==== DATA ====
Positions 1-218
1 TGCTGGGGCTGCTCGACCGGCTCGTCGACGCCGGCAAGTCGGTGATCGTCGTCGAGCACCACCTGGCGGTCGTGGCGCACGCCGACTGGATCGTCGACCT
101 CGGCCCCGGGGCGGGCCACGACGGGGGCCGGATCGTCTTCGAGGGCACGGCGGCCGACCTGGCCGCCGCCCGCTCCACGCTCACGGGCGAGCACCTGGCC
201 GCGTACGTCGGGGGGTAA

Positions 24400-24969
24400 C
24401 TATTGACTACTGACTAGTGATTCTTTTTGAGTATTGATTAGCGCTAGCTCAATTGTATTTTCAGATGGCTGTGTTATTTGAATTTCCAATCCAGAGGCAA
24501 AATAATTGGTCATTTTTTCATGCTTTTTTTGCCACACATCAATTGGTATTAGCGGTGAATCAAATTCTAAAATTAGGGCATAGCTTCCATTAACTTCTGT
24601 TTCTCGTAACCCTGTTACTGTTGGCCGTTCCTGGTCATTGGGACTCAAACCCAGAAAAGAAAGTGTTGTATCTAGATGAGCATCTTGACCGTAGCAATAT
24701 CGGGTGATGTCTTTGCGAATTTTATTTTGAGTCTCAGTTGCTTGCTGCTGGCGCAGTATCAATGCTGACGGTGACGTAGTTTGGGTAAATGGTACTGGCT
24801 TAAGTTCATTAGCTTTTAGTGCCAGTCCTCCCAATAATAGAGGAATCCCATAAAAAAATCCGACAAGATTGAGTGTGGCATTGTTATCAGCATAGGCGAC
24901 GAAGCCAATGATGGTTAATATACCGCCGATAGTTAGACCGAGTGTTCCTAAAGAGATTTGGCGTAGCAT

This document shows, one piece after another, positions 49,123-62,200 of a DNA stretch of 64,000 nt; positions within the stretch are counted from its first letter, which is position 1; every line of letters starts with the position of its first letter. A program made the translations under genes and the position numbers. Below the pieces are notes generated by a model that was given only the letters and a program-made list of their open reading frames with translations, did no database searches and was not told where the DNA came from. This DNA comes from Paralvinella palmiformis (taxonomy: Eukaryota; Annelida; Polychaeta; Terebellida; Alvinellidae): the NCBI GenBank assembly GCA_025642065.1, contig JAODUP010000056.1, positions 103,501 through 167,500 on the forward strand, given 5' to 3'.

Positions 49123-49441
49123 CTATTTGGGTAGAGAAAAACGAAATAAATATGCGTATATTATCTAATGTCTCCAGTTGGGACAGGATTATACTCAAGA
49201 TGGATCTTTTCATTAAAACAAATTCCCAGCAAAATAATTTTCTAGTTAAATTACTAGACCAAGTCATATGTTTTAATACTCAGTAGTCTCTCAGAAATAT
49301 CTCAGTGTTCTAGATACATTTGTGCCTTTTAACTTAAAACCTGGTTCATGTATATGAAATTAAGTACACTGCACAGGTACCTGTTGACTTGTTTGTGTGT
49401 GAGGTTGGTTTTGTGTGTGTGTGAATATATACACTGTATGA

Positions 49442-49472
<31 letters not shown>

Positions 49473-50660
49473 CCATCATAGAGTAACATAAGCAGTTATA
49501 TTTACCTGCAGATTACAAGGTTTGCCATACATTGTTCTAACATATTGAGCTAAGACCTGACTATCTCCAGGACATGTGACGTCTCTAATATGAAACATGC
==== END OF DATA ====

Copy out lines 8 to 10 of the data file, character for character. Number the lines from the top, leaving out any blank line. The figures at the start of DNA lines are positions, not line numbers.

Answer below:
24501 AATAATTGGTCATTTTTTCATGCTTTTTTTGCCACACATCAATTGGTATTAGCGGTGAATCAAATTCTAAAATTAGGGCATAGCTTCCATTAACTTCTGT
24601 TTCTCGTAACCCTGTTACTGTTGGCCGTTCCTGGTCATTGGGACTCAAACCCAGAAAAGAAAGTGTTGTATCTAGATGAGCATCTTGACCGTAGCAATAT
24701 CGGGTGATGTCTTTGCGAATTTTATTTTGAGTCTCAGTTGCTTGCTGCTGGCGCAGTATCAATGCTGACGGTGACGTAGTTTGGGTAAATGGTACTGGCT